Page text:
Luke 21 “And He said, ‘Truly I say to you, this poor widow put in more than all of them; for they all out of their surplus put into the offering; but she out of her poverty put in all that she had to live on.'”
It is not what I put in that matters. It is what I keep.
This is a characteristic of Jesus’ teaching across the board. He expects us to give all of ourselves to Him. After all, He gave all of Himself to us.
Thus He says, “If anyone comes to Me, and does not hate his own father and mother and wife and children and brothers and sisters, yes, and even his own life, he cannot be My disciple.” Luke 14
He concludes this teaching on discipleship with “So then, none of you can be My disciple who does not give up all his own possessions.”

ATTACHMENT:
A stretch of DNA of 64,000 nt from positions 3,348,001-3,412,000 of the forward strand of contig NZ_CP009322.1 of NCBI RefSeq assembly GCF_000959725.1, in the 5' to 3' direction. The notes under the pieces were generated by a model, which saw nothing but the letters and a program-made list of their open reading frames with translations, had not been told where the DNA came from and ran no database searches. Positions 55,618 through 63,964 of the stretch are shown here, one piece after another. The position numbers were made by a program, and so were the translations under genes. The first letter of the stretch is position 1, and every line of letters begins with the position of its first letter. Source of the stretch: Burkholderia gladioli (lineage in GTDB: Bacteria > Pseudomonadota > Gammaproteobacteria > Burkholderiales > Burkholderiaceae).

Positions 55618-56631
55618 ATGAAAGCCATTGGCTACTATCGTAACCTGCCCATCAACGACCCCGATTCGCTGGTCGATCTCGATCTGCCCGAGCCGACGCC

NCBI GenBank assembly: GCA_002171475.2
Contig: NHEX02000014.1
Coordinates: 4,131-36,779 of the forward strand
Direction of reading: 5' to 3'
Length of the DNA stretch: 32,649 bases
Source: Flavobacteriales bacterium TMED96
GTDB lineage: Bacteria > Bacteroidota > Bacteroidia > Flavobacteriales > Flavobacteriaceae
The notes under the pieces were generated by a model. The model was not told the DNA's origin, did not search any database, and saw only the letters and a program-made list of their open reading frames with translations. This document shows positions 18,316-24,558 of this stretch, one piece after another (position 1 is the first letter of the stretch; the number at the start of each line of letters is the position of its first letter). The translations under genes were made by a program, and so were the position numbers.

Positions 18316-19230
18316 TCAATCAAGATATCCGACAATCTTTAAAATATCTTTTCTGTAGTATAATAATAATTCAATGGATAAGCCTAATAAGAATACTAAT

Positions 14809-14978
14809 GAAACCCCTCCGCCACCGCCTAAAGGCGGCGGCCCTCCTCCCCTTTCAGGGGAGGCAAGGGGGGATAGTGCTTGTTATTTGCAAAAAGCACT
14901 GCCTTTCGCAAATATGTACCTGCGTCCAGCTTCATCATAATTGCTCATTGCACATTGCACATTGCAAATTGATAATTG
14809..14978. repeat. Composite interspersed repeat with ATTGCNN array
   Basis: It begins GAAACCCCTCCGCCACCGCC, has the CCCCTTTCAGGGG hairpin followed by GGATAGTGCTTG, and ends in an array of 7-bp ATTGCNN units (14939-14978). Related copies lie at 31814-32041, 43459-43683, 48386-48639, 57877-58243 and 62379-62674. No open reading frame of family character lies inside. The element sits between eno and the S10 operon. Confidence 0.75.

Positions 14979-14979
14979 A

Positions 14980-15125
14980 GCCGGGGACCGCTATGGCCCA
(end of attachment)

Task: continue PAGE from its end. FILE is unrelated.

I do not know about you, but my habit when I read these sections is to “take them with a grain of salt.” “Surely He did not really mean that literally”, I think.
How interesting that He ended this particular teaching on discipleship with the statement “Therefore, salt is good; but if even salt has become tasteless, with what will it be seasoned? It is useless either for the soil or for the manure pile; it is thrown out. He who has ears to hear, let him hear.”
Sounds like I have the wrong grain of salt. My type of salt just makes me useless.
I think that poor widow though was very salty. And her act of putting in the treasury both of her coins, not just one, which was all she had, made her even saltier.